If you have a lot of servers to which you frequently connect, keeping track of IP addresses, pem files, and credentials can be tedious. SSH config files are great for this problem, but they don’t play well with bash. I wanted to store all of my hosts’ info in a config file but still have access to the HostNames since sometimes I just need the IP address of a server to use elsewhere.

An example ssh config file might look like this:


Host myserver
    HostName x.x.x.x
    User ubuntu
    IdentityFile ~/.ssh/mypem.pem

We can use AWK to parse the ~/.ssh/config file and create bash variables with the name of the Hosts and the values of the HostName respectively.

    $ cat ~/.ssh/config  | awk '$1 ~ /Host/ { print $2 }' | awk 'BEGIN {OFS = ""}!(NR%2){print p,"=\"", $0, "\"" }{p=$0}'

First, cat ~/.ssh/config creates a stream of our config file. Next, awk '$1 ~ /Host/ { print $2 }' finds all lines that start with “Host” and prints the value after them seperated (by default) by any type of whitespace. The last bit does most of the work:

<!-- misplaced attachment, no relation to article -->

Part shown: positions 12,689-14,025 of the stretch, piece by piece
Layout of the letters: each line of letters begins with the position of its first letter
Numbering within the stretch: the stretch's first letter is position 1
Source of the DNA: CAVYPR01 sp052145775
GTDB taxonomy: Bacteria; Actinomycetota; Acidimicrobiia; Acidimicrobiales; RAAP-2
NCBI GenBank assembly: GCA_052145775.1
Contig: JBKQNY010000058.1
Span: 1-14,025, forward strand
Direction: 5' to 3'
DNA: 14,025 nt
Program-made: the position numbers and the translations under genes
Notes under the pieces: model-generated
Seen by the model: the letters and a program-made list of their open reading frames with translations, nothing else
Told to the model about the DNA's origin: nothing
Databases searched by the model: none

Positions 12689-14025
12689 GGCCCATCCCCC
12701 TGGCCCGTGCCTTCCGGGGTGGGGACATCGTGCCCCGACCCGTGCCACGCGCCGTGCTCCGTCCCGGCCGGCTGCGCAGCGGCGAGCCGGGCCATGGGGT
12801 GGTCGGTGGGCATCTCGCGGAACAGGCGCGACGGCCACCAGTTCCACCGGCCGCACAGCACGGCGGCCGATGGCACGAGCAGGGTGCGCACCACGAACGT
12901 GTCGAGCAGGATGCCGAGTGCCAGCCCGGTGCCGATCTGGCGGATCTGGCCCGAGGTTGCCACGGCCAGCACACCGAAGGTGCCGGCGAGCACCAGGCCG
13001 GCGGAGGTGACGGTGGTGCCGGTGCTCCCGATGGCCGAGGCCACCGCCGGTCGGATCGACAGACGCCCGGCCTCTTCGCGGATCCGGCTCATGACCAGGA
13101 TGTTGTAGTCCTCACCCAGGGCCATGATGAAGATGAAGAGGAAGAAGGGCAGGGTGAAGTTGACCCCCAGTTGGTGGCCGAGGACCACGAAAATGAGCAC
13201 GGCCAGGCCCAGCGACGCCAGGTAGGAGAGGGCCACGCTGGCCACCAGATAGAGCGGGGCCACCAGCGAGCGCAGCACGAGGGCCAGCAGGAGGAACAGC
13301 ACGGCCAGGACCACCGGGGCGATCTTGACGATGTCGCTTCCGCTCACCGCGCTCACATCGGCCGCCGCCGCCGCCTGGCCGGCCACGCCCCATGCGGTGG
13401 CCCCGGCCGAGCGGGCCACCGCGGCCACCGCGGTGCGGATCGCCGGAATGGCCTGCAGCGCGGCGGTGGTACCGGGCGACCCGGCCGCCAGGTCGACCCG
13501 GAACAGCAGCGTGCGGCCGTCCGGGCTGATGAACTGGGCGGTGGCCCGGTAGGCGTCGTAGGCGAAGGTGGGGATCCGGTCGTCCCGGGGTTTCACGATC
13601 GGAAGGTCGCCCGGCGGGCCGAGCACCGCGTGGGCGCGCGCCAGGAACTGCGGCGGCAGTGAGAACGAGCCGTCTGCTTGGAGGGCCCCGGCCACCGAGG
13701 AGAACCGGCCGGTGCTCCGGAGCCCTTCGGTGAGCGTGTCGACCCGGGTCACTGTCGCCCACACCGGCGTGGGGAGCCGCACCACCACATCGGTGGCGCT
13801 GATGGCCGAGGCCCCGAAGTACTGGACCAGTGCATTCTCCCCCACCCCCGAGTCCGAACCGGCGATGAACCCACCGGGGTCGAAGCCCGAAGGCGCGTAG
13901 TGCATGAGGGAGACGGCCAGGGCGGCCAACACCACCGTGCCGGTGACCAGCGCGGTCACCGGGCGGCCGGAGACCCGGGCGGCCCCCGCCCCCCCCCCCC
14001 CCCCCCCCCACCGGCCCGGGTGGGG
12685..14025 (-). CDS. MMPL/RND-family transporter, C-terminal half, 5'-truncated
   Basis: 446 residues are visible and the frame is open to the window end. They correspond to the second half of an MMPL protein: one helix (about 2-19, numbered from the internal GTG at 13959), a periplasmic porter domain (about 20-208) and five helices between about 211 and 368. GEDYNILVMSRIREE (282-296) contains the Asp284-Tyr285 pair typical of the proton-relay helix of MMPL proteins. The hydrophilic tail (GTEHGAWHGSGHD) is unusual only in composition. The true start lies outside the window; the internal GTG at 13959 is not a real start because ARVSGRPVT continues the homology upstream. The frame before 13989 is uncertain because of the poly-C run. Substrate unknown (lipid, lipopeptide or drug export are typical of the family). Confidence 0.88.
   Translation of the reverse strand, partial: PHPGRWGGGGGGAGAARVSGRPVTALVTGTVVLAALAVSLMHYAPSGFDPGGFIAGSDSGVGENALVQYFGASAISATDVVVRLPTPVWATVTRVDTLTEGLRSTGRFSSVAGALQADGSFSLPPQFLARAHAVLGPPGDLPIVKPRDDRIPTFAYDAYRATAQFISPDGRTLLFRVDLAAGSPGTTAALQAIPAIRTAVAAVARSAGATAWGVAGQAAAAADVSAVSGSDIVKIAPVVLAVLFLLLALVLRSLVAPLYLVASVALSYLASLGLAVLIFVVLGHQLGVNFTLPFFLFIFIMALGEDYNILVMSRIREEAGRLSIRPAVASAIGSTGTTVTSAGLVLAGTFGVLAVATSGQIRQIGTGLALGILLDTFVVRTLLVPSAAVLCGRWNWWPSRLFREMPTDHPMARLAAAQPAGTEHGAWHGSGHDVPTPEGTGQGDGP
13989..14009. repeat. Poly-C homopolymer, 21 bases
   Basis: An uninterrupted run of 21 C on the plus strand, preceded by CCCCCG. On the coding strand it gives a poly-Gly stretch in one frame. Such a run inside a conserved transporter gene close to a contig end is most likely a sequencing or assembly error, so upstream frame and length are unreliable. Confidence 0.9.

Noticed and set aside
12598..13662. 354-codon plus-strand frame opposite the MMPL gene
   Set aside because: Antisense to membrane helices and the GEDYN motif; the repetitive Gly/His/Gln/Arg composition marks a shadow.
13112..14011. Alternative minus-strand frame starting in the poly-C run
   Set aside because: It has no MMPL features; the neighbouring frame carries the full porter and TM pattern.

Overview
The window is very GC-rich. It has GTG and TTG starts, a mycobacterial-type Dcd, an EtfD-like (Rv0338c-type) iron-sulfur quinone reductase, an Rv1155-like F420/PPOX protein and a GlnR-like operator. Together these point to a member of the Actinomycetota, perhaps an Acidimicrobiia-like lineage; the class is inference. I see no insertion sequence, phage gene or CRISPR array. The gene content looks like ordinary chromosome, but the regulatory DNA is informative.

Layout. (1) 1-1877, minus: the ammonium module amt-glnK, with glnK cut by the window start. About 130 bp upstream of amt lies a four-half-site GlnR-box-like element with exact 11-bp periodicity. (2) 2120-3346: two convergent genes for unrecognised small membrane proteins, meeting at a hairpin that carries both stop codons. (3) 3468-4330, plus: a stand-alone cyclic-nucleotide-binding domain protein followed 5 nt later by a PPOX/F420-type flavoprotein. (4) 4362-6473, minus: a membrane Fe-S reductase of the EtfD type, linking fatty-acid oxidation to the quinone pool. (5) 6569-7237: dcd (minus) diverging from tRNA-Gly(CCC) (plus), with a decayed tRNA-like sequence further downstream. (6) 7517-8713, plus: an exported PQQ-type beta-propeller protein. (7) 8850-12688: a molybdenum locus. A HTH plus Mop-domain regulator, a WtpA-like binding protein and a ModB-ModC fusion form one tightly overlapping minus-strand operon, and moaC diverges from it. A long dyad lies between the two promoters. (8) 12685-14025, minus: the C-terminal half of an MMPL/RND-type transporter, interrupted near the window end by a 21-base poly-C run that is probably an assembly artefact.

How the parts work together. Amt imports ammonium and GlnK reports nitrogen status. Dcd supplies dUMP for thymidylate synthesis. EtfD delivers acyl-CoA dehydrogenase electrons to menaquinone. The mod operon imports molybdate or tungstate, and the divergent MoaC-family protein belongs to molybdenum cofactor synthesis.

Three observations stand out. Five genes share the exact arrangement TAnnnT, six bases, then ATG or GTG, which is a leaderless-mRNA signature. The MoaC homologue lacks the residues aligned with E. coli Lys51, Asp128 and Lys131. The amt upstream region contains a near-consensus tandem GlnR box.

awk 'BEGIN {
    OFS = "" # set Output Field Separator to empty string
!(NR%2){ # if the line number mod two is zero (AWK is 1-indexed)
    print p,"=\"", $0, "\"" # print the alias line
    p=$0 # store the current line to be printed on the next iteration

The output of the command is:


for each of your Hosts in your config file. NOTE: I recommend only using this trick for server names with exclusively alphanumeric characters. Otherwise, you may see strange errors like -bash: <server_name>=<host_name>: command not found when the shell initializes.

You can add this to your bash initialization to get access to all your HostNames as variables from your ssh config.


cat ~/.ssh/config  | awk '$1 ~ /Host/ { print $2 }' | awk 'BEGIN {OFS = ""}!(NR%2){print "alias ", p,"=\"", $0, "\"" }{p=$0}' > ~/.servers

source ~/.servers